Saturday, 31 July 2010

Two for Mahler

With thanks to 'Schopenhauerian' on the BBC Message Boards, who posted the link, and acknowledgment to Gavin Plumley over at Entartete Musik, who I belatedly recalled put up the same YouTube song some time back and who's another almost as much in love with Sondheim as he is with Mahler, let's hear it for Lainey and yet another variation on her immortal toast from Sondheim's Company. 'Two for Mahler' is acknowledgement that at the end of this post you can hear another interpretation proposing 'one for Mahler', Sondheim's bottoms-up to another anniversary boy. In her terrific one-woman show, the divine Stritch told us that at the time of the Company premiere, she thought 'a piece of Mahler's' might be a slice of cake you went round to Mahler's Broadway deli to consume after 'a matinee, a Pinter play'.

This, anyway, in keen anticipation of tonight's Proms birthday tribute including Bryn Terfel, Maria Friedman and Dame Judi's immortal rendition of 'Send in the Clowns'. When I saw her play Desiree in A Little Night Music at the National, it struck me how you don't really need a great singing voice for this - Glynis Johns didn't have one either - but you do need an impeccable sense of musical timing and/or freedom (which Sian Philips as the matriarch didn't seem to have). Would so love to have seen Angela Lansbury on Broadway - again, the nuancing seemed wonderful from what I've heard. Do listen to this remarkable octogenarian talking to Mark Coles on the BBC World Service's Strand programme. Now that she's left the run, who's going to take her part but - Elaine Stritch. Bernadette Peters will now play the Zeta Jones role. Worth a trip? Perhaps, if only I didn't find Sondheim's second act a let-down after the bewitching Bergman original.

Talking of veterans, if only they'd bring in Cleo Laine tonight to sing 'I'm Still Here'. Her performance of it on the vintage 'Cleo sings Sondheim' CD, one of our most played, is up there with Elaine's. One Dame who wouldn't be singing, but might do a nice line in presentation, is the recently-maligned Julie Andrews. What a knockout performer she was, though, right up to the catastrophe. If you doubt it, watch '(Not) Getting Married Today' from the Sondheim anthology Putting it Together. The picture quality ain't great, to put it mildly, but the sound is just fine.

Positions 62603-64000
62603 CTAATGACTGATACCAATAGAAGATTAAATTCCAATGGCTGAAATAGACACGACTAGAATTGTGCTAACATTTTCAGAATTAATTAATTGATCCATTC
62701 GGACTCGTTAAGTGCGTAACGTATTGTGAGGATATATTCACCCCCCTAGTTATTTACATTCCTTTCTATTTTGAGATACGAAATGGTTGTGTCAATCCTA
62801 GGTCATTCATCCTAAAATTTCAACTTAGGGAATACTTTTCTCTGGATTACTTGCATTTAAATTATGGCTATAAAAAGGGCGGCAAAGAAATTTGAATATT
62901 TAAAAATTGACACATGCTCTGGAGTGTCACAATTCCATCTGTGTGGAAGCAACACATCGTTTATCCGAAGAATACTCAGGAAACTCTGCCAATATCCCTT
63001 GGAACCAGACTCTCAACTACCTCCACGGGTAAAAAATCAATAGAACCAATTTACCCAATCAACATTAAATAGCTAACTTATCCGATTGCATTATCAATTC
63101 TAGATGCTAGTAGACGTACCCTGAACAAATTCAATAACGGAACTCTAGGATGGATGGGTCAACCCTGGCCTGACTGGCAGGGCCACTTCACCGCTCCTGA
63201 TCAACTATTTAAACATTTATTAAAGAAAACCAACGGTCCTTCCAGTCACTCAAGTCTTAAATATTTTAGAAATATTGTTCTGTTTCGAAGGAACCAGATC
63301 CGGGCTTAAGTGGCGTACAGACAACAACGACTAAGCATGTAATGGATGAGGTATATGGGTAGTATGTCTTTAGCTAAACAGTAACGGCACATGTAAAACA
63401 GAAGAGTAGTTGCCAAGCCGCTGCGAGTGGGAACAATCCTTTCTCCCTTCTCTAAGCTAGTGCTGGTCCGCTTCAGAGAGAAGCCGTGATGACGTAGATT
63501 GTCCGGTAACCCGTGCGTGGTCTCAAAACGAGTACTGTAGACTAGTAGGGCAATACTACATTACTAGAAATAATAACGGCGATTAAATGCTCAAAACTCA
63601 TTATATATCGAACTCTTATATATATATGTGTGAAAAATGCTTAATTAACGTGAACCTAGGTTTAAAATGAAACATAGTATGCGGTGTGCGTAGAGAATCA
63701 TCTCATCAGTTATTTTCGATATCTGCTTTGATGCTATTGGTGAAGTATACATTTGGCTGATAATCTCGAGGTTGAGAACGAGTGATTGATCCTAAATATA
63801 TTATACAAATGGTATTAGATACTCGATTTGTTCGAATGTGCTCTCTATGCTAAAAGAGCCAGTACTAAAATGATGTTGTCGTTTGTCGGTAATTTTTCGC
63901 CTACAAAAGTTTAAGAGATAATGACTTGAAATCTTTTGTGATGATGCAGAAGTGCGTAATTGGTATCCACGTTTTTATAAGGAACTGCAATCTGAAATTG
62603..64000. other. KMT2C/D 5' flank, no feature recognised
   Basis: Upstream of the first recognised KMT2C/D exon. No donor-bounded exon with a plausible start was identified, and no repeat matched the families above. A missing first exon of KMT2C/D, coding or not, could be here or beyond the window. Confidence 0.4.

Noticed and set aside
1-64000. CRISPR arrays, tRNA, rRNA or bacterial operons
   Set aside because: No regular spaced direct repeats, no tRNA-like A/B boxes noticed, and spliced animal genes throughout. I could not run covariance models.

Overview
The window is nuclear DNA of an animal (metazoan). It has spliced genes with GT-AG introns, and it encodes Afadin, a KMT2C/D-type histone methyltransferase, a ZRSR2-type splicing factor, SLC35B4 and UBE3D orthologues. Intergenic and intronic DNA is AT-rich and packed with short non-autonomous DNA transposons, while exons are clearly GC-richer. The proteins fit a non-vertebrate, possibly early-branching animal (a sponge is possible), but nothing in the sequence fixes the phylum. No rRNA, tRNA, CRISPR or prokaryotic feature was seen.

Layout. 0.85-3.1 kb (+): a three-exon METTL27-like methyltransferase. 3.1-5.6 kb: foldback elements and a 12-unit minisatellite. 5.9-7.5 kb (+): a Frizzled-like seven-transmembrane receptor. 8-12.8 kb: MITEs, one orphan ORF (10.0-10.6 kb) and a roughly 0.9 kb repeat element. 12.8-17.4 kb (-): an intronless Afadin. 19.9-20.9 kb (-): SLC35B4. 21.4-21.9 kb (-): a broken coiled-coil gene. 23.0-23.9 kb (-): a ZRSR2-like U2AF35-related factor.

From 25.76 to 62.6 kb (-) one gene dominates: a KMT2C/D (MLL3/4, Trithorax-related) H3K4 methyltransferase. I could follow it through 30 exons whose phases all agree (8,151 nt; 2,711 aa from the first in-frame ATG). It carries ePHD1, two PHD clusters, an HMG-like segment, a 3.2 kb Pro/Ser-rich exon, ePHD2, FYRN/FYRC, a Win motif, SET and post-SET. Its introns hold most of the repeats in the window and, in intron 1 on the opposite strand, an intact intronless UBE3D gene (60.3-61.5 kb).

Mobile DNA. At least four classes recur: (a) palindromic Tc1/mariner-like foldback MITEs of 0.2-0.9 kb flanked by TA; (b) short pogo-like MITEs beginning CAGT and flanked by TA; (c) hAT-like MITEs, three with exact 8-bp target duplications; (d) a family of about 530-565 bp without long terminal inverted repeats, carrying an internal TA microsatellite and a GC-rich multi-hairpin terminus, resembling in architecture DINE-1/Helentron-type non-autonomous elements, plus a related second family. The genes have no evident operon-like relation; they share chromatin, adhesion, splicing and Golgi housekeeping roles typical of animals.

In the meantime, let's end with another consummate performer giving a different take on 'The Ladies who Lunch', Carol Burnett. Anyone see the 'spiders' episode of the Larry Sanders Show in which she tells her host she saw his balls? Quite apart from that, I reckon it was the funniest episode ever. Anyway, that's not on YouTube, I guess for copyright reasons. Here's Carol. I need a bit of cheering up* anyway after the farrago of last night's Zandonai car crash at Opera Holland Park.

Sunday press: you can read the Arts Desk review of last night's semi-spectacular here. Plus another of Chris Christodoulou's photos since I can. No need, I guess, to signal the stars?

* Did I say cheering up? Watched it through to the end and it's wrist-slitting time...


Willym said...

I saw both the original productions of A Little Night Music and Company. You are right Glynis John's didn't have much of a voice but god did she deliver the emotions of that song! Company was the road show that was on its way to London with much of the original cast including Ms Stritch and I saw it 3 times in 2 weeks. The third time on a freebee from the wife of the theatre owner who loved it and was enraged that Toronto audiences were walking out on it.

I hadn't heard the Burnett version - my god its searing with that sense of irony that Strich brings to it. But just as valid.

David said...

Gosh, Willy, you are history! But I guess I am too, rather less so, having been twice to the London premiere run of Sweeney Todd and convinced it was a masterpiece from the first. Totally addicted in my first year at university, and even Britten operas couldn't quite knock it off the pedestal.

Willym said...

I really do need a copy editor - I meant to say "its searing without that sense of irony that Strich brings to it"

I guess I could mention that I saw the original Sweeney Todd with Lansbury and Cariou but that would make me really old. Or how about Ethel Mermann in Annie Get Your Gun - okay that was the revival that they were going to retitle Granny Get Your Gun.

David said...

Ethel! Now that's something. That Broadway Sweeney is now available on DVD - a ridiculous £3 here. Remember it at the time - the camerawork was pretty inept.